world trade and emerging marketsIn an era of global retrenchment and calls for protectionist trade policies in developed countries, the increase in trade in 2017 gives a glimpse of hope for the future, especially for the economies of emerging markets.

Emerging markets are classified generally as countries whose economies are trending toward more liquid and robust markets, similar to those in developed countries, but are not quite there yet. The opportunity for growth in these countries provides a huge opportunity for addressing poverty and development issues. A few concrete examples of emerging markets are India, Russia, China and Brazil.

World trade and emerging markets are closely related. Since declining in 2016, world trade is growing at a faster rate than this time last year, largely on the back of import demand from emerging market economies, especially in places like Brazil and Russia. This is good news as it pertains to poverty in these countries. Between 2014 and 2016 in Brazil, the population living below the poverty line declined by more than 3 percent, or around 6 million people.

Since hitting a low in 2016, the dollar amount of imports has increased drastically in Brazil, with an exceptional bump in July 2017. There is no current data on the poverty level in 2017, but it is safe to assume that it is continuing to decline as Brazil’s economy improves and domestic demand increases, resulting in more trade activity.

General Russian commerce has increased as well, with the EU being the main benefactor of this trend. However, the Russian economy has stagnated and slowed due to a supply glut and subsequent diminishing of prices for fossil fuels. This has actually led to an increase in those living in poverty. However, the upward trend in trade due to demand in this emerging market may spell good news for poor Russians.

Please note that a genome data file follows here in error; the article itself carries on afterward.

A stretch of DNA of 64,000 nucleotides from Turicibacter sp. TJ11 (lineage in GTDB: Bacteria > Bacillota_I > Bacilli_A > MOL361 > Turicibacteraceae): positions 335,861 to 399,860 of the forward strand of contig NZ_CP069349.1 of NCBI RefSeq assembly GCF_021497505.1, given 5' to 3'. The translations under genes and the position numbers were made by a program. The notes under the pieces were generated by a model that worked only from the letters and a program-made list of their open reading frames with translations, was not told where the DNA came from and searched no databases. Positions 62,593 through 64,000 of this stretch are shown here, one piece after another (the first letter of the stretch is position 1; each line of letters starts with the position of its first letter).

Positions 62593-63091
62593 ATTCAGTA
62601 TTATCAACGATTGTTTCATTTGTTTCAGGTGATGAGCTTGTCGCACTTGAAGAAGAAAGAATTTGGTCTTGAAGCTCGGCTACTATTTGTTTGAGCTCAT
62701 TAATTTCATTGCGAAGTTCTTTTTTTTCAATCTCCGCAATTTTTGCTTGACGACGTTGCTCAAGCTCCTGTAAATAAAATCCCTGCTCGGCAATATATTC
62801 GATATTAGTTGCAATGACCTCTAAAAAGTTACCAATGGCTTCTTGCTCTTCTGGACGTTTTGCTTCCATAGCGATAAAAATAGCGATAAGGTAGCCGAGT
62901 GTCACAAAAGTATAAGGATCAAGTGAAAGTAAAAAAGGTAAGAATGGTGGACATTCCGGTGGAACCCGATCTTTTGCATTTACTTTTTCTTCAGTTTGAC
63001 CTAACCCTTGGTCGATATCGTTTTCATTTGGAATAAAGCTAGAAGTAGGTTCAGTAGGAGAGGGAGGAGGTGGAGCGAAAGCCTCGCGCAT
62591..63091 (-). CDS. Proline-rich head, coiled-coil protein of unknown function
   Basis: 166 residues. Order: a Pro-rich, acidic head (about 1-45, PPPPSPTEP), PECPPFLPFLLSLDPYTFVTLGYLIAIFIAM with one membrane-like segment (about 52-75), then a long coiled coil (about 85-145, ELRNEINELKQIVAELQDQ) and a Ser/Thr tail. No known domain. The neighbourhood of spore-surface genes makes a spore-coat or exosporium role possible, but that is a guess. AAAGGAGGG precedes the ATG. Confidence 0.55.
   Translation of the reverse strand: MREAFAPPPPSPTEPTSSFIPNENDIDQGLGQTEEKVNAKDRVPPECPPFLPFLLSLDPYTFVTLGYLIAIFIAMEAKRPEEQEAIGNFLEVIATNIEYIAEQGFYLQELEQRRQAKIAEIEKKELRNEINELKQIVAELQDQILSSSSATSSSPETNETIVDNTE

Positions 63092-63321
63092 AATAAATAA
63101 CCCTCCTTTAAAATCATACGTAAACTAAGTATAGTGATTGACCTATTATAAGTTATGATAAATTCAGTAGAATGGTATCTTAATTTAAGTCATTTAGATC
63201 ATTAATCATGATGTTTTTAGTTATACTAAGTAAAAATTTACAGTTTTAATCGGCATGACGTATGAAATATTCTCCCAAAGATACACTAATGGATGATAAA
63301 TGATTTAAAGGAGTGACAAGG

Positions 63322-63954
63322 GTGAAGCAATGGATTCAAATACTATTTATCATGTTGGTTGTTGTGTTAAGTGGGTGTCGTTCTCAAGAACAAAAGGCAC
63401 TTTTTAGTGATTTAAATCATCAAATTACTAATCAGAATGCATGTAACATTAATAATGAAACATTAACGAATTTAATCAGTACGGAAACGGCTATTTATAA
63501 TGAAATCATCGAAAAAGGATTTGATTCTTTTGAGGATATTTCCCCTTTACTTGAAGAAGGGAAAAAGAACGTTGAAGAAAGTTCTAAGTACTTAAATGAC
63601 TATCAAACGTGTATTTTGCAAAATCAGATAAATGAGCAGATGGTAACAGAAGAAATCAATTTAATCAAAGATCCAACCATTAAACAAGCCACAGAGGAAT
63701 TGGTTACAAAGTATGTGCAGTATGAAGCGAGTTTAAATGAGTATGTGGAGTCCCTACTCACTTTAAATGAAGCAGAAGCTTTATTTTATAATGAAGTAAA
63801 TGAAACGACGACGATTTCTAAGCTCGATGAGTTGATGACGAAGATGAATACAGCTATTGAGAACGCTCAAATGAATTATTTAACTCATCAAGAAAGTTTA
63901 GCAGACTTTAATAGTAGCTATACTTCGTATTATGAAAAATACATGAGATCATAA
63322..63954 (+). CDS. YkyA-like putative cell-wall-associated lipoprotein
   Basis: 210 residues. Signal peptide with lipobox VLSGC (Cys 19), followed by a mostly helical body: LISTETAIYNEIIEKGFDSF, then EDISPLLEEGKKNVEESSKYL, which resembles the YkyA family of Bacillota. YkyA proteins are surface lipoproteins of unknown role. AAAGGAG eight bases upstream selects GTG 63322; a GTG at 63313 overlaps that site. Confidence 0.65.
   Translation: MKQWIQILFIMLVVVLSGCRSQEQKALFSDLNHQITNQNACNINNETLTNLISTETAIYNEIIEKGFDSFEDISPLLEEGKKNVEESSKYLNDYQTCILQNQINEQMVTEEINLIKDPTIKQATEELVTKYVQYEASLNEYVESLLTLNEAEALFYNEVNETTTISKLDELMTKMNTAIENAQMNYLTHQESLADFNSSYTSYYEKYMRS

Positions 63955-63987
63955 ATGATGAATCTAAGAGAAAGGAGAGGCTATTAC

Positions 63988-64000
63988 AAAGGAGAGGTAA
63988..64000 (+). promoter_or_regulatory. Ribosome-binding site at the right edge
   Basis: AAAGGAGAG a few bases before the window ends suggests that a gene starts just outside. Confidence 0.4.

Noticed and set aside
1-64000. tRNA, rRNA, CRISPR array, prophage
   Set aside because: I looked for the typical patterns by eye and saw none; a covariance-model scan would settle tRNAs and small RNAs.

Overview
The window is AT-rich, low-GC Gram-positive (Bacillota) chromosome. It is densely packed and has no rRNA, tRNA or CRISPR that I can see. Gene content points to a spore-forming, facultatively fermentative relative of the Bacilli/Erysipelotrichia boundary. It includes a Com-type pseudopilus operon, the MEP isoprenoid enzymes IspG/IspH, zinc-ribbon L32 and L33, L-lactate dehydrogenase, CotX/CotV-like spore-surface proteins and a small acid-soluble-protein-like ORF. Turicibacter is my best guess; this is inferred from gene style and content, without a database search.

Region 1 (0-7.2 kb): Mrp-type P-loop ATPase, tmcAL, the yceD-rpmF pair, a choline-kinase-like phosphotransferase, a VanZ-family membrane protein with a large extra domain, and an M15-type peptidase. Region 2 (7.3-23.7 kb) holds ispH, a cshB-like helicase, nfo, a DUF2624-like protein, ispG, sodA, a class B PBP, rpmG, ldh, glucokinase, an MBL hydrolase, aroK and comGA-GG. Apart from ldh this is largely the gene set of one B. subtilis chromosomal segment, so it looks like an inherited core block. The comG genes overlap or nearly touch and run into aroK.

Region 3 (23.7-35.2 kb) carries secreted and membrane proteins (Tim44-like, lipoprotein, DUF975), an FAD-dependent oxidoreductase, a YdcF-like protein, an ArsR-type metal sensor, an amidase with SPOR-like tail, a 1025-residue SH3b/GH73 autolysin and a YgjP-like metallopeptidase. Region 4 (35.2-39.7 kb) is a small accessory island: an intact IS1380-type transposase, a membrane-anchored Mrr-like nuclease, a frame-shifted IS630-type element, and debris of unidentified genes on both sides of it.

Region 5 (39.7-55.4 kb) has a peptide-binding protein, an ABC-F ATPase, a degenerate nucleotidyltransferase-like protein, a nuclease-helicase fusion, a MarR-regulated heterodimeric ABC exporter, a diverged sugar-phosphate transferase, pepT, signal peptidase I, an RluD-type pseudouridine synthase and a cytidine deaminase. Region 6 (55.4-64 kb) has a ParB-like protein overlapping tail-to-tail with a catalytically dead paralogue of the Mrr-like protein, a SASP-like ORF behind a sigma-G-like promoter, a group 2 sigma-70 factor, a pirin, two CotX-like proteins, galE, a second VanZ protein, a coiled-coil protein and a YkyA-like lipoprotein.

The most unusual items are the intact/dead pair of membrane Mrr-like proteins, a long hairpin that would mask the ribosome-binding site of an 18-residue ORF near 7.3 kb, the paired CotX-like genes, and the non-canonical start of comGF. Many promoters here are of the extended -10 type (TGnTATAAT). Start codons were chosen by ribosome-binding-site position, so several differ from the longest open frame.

The relationship between world trade and emerging markets looked grim in recent years due to a surge in populism and protectionist policies in Europe and the United States. Trade is widely considered to be the reason that certain economies, who otherwise would have experienced stagnant growth and increased poverty, were able to establish more free economies and a consumer-based middle class.

Not only are these economies important in terms of production of consumer goods for developed countries, but are now increasingly becoming destinations for such products themselves. If this trend stays true, not only will poverty in these countries continue to decline, but a middle class will emerge and become vibrant markets for products from developed countries, thus benefiting everyone.

Despite what may look like a grim near-term forecast in terms of global trade resulting from political trends in developed countries, history is on the side of greater integration and raising the standard of living for everyone. World trade and emerging markets will continue to be a catalyst spurring growth and reducing poverty across the globe.

Daniel Cavins

Photo: Flickr